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Black-Eyed Peas, Forward-Moving Pigs and Carp Coins are Part of New Year Traditions

Written By Scott Joseph On December 27, 2013

What are you eating New Year’s Eve? Or New Year’s Day?

Do you have a traditional food item that you consume to ensure the following twelve months will be happy ones? Something that if you didn’t eat it would surely mean doom?

It’s sounds silly when you think of it, but even for otherwise rational people, the superstitions of tradition can be powerful. And I doubt that anyone who experiences a financial setback or personal tragedy in July or August ever thinks back to the first of the year and think, “If only I hadn’t skipped the beans!”

It’s probably more of a consoling thing than superstition. We like having that tradition, that connection to past, to home. More than many other food items that are lumped into the category, the foods we eat as part of annual traditions really are comfort foods.

But the dishes associated with the New Year have reason rooted in them.

Hoppin’ John, of course, is the primary traditional New Year dish in the south. As with many other items, its purpose has to do with hopes for prosperity. It is believed that the black-eyed peas represent coins, for wealth. Although it’s associated with the south, Hoppin’ John has origins that are centuries old. Eating black-eyed peas for Rosh Hashanah, the Jewish New Year, is an ancient tradition. It became a southern one after Sephardic Jews immigrated to Georgia in the 1700s.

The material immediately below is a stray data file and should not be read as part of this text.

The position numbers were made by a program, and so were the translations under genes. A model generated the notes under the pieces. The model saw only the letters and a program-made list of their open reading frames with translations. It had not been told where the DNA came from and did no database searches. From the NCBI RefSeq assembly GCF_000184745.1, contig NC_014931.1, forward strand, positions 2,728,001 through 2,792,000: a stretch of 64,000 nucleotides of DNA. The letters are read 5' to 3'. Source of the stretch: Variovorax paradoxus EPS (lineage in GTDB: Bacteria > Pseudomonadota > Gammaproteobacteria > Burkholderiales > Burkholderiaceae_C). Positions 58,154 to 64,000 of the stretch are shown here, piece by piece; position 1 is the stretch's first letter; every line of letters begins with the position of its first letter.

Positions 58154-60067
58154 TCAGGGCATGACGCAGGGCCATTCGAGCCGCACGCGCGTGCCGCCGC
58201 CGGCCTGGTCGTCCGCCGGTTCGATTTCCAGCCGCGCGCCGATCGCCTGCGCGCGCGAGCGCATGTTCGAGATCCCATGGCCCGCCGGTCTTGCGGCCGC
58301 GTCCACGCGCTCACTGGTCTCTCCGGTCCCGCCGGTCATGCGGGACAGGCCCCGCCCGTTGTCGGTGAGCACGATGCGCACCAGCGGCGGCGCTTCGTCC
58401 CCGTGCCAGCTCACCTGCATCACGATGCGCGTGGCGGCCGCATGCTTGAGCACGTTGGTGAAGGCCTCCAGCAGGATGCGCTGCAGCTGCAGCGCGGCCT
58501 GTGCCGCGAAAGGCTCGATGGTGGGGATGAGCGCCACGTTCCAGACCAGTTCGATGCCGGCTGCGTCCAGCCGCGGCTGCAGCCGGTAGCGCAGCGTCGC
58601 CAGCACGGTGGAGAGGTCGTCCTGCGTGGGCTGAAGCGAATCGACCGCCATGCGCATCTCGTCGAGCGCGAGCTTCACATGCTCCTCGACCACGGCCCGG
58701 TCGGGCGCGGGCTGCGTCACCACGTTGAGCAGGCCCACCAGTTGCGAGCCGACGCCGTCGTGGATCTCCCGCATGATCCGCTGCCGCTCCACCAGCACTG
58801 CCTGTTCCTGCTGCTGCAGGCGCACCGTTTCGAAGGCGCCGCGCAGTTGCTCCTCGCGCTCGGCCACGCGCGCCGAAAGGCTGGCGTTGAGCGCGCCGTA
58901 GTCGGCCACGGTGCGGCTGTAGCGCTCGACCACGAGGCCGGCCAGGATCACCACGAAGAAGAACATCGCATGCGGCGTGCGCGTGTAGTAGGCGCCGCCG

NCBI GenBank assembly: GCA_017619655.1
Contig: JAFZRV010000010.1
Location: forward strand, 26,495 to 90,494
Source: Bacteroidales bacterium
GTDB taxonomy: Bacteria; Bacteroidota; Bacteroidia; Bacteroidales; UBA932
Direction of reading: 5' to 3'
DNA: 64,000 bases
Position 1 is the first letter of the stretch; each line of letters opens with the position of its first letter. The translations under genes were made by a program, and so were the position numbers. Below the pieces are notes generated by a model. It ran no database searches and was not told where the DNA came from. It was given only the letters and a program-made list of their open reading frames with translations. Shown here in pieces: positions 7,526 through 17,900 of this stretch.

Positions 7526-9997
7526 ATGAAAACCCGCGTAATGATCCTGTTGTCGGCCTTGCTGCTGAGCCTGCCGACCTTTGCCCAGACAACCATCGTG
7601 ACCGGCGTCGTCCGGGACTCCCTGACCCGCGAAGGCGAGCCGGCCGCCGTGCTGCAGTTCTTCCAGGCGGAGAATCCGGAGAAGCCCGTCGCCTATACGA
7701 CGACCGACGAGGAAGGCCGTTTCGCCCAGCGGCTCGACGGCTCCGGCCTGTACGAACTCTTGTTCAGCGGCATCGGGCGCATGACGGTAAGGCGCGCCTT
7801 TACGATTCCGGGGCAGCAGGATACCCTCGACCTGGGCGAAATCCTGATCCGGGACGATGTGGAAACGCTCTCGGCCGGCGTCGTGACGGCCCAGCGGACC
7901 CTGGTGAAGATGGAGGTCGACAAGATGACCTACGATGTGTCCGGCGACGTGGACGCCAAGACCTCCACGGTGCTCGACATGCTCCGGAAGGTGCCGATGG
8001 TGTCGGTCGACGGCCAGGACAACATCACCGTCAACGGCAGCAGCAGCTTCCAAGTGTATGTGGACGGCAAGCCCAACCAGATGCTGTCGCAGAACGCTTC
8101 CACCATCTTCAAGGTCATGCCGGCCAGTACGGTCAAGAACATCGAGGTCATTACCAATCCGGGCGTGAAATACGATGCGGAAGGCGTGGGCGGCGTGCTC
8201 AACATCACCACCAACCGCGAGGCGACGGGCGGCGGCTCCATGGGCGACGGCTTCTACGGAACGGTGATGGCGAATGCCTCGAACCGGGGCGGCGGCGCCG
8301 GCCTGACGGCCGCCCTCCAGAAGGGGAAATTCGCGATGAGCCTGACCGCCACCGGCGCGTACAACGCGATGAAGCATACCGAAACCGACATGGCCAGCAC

Hoppin’ John adds greens, which are also considered an omen for prosperity — green is the color of money, after all. Many southerners also add pork, which it is safe to say the Jews never did.

There are two reasons for adding pork. One is for the flavor, of course. The other is for another symbolic wish for the New Year. Pigs, you see, forage in a forward motion. 

I’m not making this up, though I’ll grant you someone probably did at some point, or at least came up with the forward forage as a justification for adding more pork. 

In case the allusion to prosperity isn’t clear enough, some southerners add a dime to the Hoppin’ John pot. Supposedly the person who finds it will have extra good luck — and perhaps a trip to the emergency room.

Fish is a symbol of prosperity, too. How can that be? you ask. The scales, of course. They resemble coins. In Germany, some men take some carp scales after consuming the fish and put the scales into their wallets. That’s to assure that they will not run out of  money all year long. It also assures a stinky wallet.

What about you? What is your must-have dish to welcome the New Year? Tell us about it in the comments below.

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